The other useful technique in searching PubMed is an understanding of something called Boolean searching. There are three basic Boolean terms (there are more but not used as often), AND, OR and NOT. AND simply tells the search engine to make sure two terms separated in the search entry must both be present. OR says give me hits with either term. NOT does what you would expect, makes sure a term is not present in any hits. Why use this? One example might be when there are many studies that include patients of all ages but your interest is only in the elderly. Using “NOT child” in the search string will narrow down the results.
    Armed with these techniques, let’s carry the example further and assume we are interested in any dietetic approaches in the treatment of lung cancer. Return to the PubMed entry page from the first link above. In the Search Box at the top of the page enter (without the quotes) “lung neoplasms.” The result today was 216,025 articles. Now revise the search by adding “AND DH.” The result is 404 hits. In the left hand column is an option to restrict the results to free full text. Click on this and see 118 full text articles available without charge. Some results are extremely complex; others easier to comprehend. When you find an interesting one such as “Estimated intake of vitamin D and its interaction with vitamin A on lung cancer risk among smokers,” click on it to see the full article. If the result looks truly useful, then scan in the right-hand column for related articles.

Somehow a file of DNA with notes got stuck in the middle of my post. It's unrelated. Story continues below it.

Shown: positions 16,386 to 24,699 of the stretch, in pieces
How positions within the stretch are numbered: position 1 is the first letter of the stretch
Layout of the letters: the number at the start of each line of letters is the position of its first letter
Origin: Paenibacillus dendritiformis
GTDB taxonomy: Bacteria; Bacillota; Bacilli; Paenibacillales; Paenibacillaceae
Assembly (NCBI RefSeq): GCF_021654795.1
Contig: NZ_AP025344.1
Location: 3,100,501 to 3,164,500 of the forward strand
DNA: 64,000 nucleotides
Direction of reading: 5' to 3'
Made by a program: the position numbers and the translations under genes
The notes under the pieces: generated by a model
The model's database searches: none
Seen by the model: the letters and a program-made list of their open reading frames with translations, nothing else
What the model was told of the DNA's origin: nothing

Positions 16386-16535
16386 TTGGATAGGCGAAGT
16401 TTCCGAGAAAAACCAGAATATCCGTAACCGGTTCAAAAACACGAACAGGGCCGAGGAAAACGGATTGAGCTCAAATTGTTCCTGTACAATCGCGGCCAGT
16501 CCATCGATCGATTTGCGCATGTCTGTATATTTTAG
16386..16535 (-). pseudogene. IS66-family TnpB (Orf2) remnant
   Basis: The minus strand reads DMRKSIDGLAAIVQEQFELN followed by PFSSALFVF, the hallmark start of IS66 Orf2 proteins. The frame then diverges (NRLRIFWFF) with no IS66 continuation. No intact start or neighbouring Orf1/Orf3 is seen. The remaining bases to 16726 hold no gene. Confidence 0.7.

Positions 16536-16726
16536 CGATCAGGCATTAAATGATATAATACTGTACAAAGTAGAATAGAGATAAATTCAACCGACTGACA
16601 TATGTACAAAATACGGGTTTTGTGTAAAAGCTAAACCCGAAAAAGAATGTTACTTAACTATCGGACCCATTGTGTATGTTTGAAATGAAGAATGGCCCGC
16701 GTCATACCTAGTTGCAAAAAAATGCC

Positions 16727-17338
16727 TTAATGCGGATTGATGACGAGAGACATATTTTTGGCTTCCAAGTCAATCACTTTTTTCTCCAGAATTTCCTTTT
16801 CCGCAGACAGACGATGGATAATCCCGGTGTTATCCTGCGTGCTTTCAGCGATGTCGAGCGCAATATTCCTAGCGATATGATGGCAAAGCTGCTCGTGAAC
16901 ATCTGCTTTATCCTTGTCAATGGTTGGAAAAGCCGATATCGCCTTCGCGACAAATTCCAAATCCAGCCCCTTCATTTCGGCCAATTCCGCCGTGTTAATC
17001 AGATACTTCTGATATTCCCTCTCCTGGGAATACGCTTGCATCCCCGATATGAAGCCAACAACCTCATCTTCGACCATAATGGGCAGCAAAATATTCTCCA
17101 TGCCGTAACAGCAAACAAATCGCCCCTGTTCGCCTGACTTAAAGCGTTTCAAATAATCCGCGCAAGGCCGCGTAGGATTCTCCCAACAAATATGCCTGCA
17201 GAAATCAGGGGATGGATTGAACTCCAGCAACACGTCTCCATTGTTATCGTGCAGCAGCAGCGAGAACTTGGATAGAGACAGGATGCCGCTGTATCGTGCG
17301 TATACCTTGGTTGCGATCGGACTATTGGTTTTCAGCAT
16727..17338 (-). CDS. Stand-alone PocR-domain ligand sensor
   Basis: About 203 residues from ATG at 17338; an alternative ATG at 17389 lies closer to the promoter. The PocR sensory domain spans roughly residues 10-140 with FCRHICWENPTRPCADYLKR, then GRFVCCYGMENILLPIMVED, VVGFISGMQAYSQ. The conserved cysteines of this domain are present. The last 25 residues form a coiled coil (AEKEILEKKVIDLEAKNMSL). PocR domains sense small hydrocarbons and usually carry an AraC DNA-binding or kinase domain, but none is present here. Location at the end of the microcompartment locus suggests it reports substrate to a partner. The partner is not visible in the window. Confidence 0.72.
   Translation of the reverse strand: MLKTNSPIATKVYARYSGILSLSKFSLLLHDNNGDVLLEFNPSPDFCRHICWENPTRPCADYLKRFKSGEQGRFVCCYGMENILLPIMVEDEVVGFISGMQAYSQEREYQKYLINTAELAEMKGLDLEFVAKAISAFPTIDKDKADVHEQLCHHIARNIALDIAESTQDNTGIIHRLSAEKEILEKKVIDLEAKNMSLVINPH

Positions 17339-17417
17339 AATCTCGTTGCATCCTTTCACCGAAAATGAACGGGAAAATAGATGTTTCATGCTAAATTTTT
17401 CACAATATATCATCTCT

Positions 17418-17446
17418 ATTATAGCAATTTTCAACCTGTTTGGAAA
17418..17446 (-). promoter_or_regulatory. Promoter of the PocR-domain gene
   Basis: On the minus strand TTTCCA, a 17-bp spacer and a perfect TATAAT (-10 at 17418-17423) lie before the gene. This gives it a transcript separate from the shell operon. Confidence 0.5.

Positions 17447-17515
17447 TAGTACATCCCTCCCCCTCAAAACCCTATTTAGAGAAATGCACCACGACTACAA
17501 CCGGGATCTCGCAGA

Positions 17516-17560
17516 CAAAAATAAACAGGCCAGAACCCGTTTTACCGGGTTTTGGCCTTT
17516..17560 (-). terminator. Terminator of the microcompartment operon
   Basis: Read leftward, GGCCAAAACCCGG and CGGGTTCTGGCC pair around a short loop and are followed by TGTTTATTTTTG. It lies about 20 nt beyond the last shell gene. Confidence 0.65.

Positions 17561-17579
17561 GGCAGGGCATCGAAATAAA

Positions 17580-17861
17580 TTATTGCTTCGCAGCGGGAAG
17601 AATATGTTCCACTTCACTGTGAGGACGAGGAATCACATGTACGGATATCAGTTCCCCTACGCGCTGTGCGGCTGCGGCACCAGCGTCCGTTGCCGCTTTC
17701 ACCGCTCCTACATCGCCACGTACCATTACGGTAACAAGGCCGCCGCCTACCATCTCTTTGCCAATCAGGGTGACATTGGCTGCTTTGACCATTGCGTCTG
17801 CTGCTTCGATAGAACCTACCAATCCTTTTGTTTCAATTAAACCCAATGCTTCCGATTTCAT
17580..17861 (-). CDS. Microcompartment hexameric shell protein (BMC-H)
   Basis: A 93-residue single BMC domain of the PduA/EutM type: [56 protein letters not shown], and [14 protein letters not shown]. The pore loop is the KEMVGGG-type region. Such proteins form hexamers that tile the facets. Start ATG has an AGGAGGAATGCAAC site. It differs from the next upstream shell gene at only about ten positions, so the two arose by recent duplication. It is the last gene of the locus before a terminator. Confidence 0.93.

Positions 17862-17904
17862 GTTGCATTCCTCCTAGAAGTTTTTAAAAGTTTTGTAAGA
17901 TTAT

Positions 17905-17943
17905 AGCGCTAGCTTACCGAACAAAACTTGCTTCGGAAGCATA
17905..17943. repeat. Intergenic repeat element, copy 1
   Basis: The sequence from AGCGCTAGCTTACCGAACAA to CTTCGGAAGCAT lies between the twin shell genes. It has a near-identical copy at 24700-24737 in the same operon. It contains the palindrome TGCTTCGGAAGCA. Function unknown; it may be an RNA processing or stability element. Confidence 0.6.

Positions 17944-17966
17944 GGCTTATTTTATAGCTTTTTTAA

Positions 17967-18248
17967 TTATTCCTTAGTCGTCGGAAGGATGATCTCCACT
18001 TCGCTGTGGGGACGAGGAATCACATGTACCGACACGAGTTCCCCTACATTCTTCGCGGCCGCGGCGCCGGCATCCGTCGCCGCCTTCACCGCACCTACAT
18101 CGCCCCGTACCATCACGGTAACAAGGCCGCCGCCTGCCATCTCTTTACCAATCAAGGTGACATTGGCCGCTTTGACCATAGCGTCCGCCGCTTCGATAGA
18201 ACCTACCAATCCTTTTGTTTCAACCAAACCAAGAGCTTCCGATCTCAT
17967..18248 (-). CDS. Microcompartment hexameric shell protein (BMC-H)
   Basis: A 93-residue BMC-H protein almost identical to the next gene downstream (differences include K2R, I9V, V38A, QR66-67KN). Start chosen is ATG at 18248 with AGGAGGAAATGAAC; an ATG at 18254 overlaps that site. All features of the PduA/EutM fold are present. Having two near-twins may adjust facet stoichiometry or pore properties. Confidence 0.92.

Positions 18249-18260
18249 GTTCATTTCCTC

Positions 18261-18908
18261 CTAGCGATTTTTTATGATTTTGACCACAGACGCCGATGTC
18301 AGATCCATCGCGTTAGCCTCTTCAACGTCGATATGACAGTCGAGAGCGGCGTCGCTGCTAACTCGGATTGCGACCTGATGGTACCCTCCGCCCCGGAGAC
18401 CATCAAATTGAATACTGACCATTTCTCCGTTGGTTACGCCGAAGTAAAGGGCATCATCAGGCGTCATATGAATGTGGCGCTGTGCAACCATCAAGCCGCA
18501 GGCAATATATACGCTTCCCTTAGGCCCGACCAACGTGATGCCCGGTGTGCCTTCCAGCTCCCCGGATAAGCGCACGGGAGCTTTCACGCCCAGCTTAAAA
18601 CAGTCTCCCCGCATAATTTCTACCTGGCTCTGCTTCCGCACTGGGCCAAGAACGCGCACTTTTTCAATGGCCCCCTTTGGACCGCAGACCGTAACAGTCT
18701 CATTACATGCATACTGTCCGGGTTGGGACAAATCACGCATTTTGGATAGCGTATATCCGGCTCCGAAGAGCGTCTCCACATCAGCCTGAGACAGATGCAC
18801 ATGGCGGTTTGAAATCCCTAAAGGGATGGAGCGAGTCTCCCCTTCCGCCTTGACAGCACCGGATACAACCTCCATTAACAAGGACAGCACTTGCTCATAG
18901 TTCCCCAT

You are not limited to just the subheadings that you saw on the MeSH page either. Once you become familiar with the way the AND, OR, NOT operators work, you can do freewheeling searches directly in the PubMed databases. For example, a hot topic for several years in the prostate cancer area has been the use of pomegranate juice in prevention and perhaps even treatment. Just enter “prostate cancer” AND “pomegranate juice” using quotes this time in the PubMed search box. It is better to use the actual quotation marks on phrases to narrow the search when you are not using MeSH terms. You can get even fancier with your searches.
    There are far more capabilities in using PubMed than I can discuss in this already lengthy blog entry. I’ll mention just one more very worthwhile online source, the Clinical Trials database, Here you can locate ongoing trial approaches. Enter congestive heart failure in the search box on this site, mark the checkbox for only open studies and find 1,355 studies.
    Searching PubMed can be tricky, but in these days of ever-expanding medical knowledge, it is important to be an informed consumer of medical services, particularly when facing a disease.